Presentation on theme: "2010 NSAC Conference Fraud in the Workplace Conrad Davis, CPA/CFF, CFE Annette Stalker, CPA/CFF/CITP, CFE."— Presentation transcript:
2010 NSAC Conference Fraud in the Workplace Conrad Davis, CPA/CFF, CFE Annette Stalker, CPA/CFF/CITP, CFE
Outline Fraud Statistics Test Your Fraud Awareness Level Major Fraud Categories and Schemes A View from the Field Non-cash larceny Small business embezzlement Financial statement fraud
Participant Knowledge Check Has anyone uncovered fraud in the course of their normal work function? Do you have a fraud tip-line? How many private industry participants have an internal audit team? What analytical tools do you use to watch for fraud?
Fraud Statistics 2008 Report to the Nation on Occupational Fraud & Abuse Published by the ACFE every two years Based on case studies submitted by CFEs who investigated the matters
Significance? What percent of annual revenues are lost due to fraud? Seven percent $994 billion in fraud losses (applied to GDP) Most common means of detection? Tips (46%), most common since 2002 Accident (20%)
Significance? Results for the Agriculture, Forestry, Fishing & Hunting industry group: Lowest number of fraud occurrences at 13 (1.4%) Second highest median loss of $450,000 (first was Telecommunications industry)
Asset Misappropriation Accounts for 88% of frequency (was 91% in 2006) Median loss is $150,000 (same in 2006) Major Types Skimming Larceny Fraudulent Disbursements
Fraudulent Statements Accounts for 10% of frequency (same in ‘06) Median loss is $2,000,000 (same in ‘06) Major Types Financial: over- and under- statements of assets and revenues, concealed liabilities, improper disclosures, improper asset valuations Non-Financial: employment credentials, internal documents, external documents
Corruption Accounts for 27% of frequency (was 30% in 2006) Median loss is $375,000 (was $538,000 in 2006) Major Types Bribery (invoice kickbacks, bid rigging) Conflicts of Interest (purchase / sales schemes) Illegal Gratuities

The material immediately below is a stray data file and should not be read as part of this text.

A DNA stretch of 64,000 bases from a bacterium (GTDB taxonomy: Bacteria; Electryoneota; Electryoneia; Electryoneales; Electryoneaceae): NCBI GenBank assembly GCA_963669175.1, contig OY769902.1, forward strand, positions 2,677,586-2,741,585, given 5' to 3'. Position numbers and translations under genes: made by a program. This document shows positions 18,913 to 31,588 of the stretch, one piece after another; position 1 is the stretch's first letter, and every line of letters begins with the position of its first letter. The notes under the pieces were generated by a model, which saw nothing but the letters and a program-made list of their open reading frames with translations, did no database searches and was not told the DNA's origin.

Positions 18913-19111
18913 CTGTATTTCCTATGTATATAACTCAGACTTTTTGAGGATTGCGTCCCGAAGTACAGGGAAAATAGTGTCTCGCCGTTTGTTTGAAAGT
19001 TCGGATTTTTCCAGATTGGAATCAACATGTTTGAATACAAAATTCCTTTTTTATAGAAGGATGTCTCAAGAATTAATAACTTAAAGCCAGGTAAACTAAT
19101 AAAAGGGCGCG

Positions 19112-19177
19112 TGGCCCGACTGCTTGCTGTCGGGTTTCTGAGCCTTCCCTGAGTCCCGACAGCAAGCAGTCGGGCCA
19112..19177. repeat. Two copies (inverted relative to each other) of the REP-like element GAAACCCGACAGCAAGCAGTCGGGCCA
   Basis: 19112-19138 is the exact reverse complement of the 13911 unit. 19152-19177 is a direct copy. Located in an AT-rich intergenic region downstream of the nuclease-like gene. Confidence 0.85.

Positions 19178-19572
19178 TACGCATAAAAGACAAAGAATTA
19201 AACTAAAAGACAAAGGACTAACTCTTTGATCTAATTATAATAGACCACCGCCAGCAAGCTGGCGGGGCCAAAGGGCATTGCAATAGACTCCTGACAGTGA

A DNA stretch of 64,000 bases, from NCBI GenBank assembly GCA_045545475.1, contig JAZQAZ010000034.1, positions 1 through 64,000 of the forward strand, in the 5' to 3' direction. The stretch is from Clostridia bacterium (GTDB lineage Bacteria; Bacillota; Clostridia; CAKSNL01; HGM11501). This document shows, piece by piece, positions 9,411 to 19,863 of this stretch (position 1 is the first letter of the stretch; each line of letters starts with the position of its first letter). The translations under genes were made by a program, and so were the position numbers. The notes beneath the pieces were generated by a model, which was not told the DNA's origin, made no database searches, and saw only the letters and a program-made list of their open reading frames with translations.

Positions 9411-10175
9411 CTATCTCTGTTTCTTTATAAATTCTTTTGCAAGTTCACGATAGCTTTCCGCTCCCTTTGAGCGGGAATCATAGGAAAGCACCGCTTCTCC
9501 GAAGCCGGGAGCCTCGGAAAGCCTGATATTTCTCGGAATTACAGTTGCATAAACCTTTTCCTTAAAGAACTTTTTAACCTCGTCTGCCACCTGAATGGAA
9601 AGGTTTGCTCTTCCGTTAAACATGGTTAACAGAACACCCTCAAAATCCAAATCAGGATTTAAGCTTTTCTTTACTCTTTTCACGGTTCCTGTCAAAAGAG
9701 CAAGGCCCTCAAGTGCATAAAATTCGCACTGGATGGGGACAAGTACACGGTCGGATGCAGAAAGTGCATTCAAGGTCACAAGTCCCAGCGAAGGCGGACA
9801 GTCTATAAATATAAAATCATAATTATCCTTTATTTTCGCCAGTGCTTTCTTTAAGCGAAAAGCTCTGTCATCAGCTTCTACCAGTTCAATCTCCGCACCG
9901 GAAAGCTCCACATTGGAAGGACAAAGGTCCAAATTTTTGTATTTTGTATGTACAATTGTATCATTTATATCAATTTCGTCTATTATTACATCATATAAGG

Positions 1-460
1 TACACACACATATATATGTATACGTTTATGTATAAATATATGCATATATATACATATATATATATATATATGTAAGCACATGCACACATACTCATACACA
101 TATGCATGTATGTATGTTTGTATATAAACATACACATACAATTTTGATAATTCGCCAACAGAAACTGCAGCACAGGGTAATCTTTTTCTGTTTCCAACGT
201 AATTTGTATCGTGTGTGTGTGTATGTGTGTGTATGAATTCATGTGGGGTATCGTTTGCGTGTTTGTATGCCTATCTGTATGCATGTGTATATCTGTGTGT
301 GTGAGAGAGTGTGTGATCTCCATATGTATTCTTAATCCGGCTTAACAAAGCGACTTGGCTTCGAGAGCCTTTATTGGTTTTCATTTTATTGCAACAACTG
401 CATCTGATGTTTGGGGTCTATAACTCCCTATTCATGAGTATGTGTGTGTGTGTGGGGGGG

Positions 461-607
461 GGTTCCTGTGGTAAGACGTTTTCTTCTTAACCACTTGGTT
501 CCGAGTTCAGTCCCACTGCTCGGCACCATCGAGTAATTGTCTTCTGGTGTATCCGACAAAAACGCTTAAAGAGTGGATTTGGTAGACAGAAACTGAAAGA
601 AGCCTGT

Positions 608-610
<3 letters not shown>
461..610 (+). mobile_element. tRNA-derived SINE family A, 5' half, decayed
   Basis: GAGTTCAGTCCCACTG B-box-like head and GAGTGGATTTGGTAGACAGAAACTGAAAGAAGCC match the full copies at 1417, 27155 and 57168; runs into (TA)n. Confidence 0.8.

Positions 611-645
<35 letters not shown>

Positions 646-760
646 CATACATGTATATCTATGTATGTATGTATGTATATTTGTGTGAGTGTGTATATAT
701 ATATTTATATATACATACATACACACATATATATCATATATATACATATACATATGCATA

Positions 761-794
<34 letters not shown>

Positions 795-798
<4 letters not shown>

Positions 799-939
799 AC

Fraud Awareness Quiz Some material derived from “What’s Your Fraud IQ?” by Andi McNeal, published in Journal of Accountancy, May 2010. Copyright American Institute of Certified Public Accountants. Used with permission.
Test Yourself 1. What is the purpose of performing a Benford’s Law analysis? 2. How would you pursue suspicions regarding a purchasing agent and kickbacks? 3. Name two signs of deceptive behavior in an interview situation. 4. What is the most common behavioral red flag exhibited by fraudsters? 5. How can you monitor billing functions for possible embezzlement activity?
1. Benford’s Law Analysis Also known as the “first-digit law” In a population of multidigit financial numbers, the first digit will be distributed in a predictable way In 30% of the cases, the first digit will be a 1 In 4.6% of the cases, the first digit will be a 9 Many fraudsters fail to take this non-intuitive pattern into consideration Many analytic software tools available to perform Benford’s Law Analysis
2. Kickbacks Determine potential conflicts among employees (who have authority or a role in disbursements) and vendors Public records search can provide information on identity of “vendors” Business filings with the Secretary of State provide ownership names Available Corporation and LLC information typically include: Company Directors and Executives Principle business address Date of incorporation Business ID numbers